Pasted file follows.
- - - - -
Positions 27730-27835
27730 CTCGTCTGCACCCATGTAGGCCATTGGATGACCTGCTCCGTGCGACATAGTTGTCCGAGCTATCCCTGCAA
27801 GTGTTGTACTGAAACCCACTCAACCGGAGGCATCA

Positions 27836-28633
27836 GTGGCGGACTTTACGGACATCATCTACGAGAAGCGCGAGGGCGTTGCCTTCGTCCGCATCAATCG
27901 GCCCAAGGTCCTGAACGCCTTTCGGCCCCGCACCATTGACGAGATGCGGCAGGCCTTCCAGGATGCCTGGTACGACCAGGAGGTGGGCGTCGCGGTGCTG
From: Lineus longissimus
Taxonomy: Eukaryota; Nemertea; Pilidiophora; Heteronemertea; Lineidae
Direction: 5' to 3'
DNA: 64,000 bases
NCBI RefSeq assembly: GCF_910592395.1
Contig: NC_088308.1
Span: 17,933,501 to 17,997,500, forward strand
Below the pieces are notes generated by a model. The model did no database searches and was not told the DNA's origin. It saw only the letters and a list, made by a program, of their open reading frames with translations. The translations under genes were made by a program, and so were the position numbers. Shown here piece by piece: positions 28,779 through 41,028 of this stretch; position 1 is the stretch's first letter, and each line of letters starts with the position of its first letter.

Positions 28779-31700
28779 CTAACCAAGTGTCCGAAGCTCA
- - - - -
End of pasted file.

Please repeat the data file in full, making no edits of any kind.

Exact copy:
Positions 27730-27835
27730 CTCGTCTGCACCCATGTAGGCCATTGGATGACCTGCTCCGTGCGACATAGTTGTCCGAGCTATCCCTGCAA
27801 GTGTTGTACTGAAACCCACTCAACCGGAGGCATCA

Positions 27836-28633
27836 GTGGCGGACTTTACGGACATCATCTACGAGAAGCGCGAGGGCGTTGCCTTCGTCCGCATCAATCG
27901 GCCCAAGGTCCTGAACGCCTTTCGGCCCCGCACCATTGACGAGATGCGGCAGGCCTTCCAGGATGCCTGGTACGACCAGGAGGTGGGCGTCGCGGTGCTG
From: Lineus longissimus
Taxonomy: Eukaryota; Nemertea; Pilidiophora; Heteronemertea; Lineidae
Direction: 5' to 3'
DNA: 64,000 bases
NCBI RefSeq assembly: GCF_910592395.1
Contig: NC_088308.1
Span: 17,933,501 to 17,997,500, forward strand
Below the pieces are notes generated by a model. The model did no database searches and was not told the DNA's origin. It saw only the letters and a list, made by a program, of their open reading frames with translations. The translations under genes were made by a program, and so were the position numbers. Shown here piece by piece: positions 28,779 through 41,028 of this stretch; position 1 is the stretch's first letter, and each line of letters starts with the position of its first letter.

Positions 28779-31700
28779 CTAACCAAGTGTCCGAAGCTCA